Anyway…back to traditions. Traditions are important. Without traditions to keep the purpose of things intact, the super bowl may have morphed into a drum-corp demonstration…or a dog show…or perhaps the “football” part might have disappeared and we’d just be watching commercials and a lame half-time show on Sunday. Without tradition the Daytona 500 may have completely lost the “racin” part by now and have become just an infield camping event/beer party for drunken red necks. Oops…that would be Talledega. Traditions are good. They’re needed. They keep organizations and events from losing focus and direction.
Traditions can be bad. They can keep us from growing and becoming more effective in our purpose. If football completely followed tradition, the Super Bowl would be a bunch of skinny white guys in leather helmets playing without pads in front of a few hundred fans. If the Daytona 500 completely followed tradition, they would still be racing on Daytona beach in 1953 Chevrolets with no seat belts dodging a few hundred fans/soon to be injured crash victems. Ignoring tradition is good. It helps us grow…keeps us from dying.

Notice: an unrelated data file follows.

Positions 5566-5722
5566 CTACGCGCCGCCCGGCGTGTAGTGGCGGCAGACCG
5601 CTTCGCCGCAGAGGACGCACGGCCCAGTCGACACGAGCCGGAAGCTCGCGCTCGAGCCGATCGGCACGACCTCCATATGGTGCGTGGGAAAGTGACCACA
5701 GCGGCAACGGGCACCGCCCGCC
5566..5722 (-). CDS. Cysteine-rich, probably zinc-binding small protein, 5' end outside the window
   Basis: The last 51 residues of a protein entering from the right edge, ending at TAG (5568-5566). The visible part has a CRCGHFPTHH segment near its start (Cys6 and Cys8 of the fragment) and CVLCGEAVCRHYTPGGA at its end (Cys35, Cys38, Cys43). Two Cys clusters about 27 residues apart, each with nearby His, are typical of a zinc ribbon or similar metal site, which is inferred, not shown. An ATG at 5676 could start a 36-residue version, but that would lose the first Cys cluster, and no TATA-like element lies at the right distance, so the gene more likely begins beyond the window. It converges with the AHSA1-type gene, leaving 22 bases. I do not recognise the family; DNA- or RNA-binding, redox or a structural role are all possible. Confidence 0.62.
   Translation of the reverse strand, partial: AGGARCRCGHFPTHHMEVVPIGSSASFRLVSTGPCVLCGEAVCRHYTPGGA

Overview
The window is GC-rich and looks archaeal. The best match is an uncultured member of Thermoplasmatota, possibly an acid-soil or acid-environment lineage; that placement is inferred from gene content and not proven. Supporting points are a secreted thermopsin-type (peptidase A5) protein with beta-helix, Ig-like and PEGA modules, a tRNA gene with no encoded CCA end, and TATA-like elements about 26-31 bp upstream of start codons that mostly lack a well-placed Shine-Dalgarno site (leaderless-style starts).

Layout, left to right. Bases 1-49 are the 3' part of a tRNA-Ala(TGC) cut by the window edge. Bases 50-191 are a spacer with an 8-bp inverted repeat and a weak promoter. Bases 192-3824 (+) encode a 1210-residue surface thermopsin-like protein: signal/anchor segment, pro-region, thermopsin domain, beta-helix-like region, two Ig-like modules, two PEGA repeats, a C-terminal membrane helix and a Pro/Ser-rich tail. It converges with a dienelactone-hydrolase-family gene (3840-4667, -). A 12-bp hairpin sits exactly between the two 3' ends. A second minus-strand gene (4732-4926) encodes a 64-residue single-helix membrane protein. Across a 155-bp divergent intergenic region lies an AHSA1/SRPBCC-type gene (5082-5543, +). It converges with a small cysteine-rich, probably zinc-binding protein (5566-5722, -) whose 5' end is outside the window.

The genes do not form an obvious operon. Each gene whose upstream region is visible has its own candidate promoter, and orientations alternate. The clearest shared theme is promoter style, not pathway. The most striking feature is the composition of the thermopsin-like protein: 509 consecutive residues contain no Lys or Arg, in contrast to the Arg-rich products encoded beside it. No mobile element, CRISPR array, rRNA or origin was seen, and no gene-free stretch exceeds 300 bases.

Whether you’re talking about the Super Bowl, The Daytona 500, or Sunday church services, they all have traditions. The big question is what traditions are important? What traditions should be changed? What should NEVER be changed?